Natachee Momaday Gray considers her new collection of poems, Silver Box, a “gathering” rather than something she would call a book. In fact, the pieces in this unpublished work are less what she’d refer to as poetry and more an ephemeral assortment of recent thoughts and discoveries.
“Pretty much all of my work is autobiographical. I write from experience,” said the 24-year-old, who is the daughter of artist and musician Darren Vigil Gray and documentary filmmaker Jill Momaday Gray. Her grandfather is the Pulitzer Prize-winning author N. Scott Momaday. “A lot of my poems sort of manifest in taking from certain histories, but it’s very dreamlike in how that history pertains to me.”
Silver Box is sensual and spiritual, emphasizing sex and the body, and offering up images of worshipful Catholicism, although Gray does not identify as Christian. “I come from a very traditional Native American family. My mother is Kiowa, and my father is Jicarilla Apache,” she said. “Growing up, I was always fascinated with that really rooted sense of tradition and spirituality.”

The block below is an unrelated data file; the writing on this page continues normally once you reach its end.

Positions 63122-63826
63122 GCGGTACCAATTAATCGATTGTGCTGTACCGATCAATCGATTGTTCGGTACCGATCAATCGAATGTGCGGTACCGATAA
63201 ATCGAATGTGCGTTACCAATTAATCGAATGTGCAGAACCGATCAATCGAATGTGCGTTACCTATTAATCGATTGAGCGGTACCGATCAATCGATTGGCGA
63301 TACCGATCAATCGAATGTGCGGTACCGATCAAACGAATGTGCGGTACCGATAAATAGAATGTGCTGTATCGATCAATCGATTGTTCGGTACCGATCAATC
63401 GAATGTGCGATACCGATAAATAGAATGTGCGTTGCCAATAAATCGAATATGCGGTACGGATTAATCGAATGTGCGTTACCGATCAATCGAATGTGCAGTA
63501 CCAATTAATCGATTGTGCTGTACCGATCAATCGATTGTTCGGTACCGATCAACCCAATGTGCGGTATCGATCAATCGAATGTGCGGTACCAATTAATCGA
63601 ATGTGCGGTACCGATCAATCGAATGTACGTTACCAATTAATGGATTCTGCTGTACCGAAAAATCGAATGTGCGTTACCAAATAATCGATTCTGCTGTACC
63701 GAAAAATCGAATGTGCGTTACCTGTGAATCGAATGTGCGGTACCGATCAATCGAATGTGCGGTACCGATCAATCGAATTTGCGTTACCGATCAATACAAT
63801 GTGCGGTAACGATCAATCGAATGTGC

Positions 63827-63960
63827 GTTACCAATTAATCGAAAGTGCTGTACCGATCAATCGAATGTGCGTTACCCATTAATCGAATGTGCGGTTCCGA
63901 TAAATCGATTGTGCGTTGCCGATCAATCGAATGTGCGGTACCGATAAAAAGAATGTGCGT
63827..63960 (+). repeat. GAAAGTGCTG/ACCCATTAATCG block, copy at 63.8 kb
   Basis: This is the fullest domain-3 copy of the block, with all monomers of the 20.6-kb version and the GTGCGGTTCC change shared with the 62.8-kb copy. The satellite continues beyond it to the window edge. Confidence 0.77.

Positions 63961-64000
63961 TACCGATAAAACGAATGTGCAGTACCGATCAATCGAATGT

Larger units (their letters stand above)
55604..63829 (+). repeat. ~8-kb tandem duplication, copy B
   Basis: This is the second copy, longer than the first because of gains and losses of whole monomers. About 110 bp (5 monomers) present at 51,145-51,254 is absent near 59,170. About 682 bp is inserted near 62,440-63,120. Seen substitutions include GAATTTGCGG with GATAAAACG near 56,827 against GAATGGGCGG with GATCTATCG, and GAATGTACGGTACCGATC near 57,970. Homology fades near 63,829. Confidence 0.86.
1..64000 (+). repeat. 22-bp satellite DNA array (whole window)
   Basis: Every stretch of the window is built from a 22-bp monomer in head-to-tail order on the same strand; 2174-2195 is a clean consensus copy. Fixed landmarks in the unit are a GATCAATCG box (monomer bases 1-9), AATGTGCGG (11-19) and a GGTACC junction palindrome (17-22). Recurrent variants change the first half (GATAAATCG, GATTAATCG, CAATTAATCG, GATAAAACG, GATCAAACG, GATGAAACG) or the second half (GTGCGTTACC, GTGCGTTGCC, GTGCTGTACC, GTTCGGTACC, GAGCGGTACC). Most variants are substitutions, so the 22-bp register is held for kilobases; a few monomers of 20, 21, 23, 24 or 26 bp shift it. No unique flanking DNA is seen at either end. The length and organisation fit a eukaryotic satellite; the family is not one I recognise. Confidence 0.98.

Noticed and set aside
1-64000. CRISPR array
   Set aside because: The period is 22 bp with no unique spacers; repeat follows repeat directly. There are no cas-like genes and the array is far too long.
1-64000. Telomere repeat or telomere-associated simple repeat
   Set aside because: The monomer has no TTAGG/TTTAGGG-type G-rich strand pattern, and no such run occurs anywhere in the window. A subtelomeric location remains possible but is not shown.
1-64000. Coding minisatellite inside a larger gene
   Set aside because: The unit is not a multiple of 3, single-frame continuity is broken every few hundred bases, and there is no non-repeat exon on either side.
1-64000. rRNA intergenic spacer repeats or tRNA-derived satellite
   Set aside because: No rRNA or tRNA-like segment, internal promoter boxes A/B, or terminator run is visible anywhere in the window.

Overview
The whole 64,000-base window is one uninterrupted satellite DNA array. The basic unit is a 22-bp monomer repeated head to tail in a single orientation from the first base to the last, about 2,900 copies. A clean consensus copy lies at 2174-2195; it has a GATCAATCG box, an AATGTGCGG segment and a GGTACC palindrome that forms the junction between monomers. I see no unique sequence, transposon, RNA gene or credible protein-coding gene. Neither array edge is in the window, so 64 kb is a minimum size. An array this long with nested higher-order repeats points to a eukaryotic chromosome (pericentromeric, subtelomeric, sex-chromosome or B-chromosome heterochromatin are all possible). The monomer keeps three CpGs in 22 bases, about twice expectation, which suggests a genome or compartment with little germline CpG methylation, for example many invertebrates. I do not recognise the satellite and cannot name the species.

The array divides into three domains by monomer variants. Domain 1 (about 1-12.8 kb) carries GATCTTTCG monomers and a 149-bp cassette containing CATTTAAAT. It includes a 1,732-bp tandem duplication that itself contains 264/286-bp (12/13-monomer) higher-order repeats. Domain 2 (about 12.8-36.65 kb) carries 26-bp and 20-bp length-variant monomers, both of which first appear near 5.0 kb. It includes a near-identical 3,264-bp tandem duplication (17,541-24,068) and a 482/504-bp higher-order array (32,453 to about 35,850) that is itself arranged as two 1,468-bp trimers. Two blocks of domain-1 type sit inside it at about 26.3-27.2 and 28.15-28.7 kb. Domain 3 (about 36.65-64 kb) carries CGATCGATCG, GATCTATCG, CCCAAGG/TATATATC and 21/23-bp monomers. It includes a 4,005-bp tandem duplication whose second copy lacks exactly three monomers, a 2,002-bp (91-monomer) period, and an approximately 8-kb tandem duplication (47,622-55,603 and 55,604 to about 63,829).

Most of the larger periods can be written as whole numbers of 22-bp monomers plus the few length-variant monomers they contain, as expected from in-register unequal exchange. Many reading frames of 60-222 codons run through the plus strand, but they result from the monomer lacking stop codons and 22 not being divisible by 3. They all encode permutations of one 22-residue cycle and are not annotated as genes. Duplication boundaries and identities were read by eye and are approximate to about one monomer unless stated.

Gray said that what is pleasurable to her as a writer and a reader are personal accounts of physical sensation, and that the words she uses are meant to be interpreted broadly and symbolically.
“The tin square is opening to heaven,” she writes in the title piece, which continues:
Place for worship.
Dry heave, splinter, caress.
Blood in the sheets.
Rinds of bright red melon —
And why are you so far away from me now?
Natachee Momaday Gray reads her work, with musical accompaniment by Kyle Perkins, at 6 p.m. on Sunday, Aug. 18, at Teatro Paraguas (3205 Calle Marie). Admission is free. For more information, call 505-424-1601 or go to teatroparaguas.org.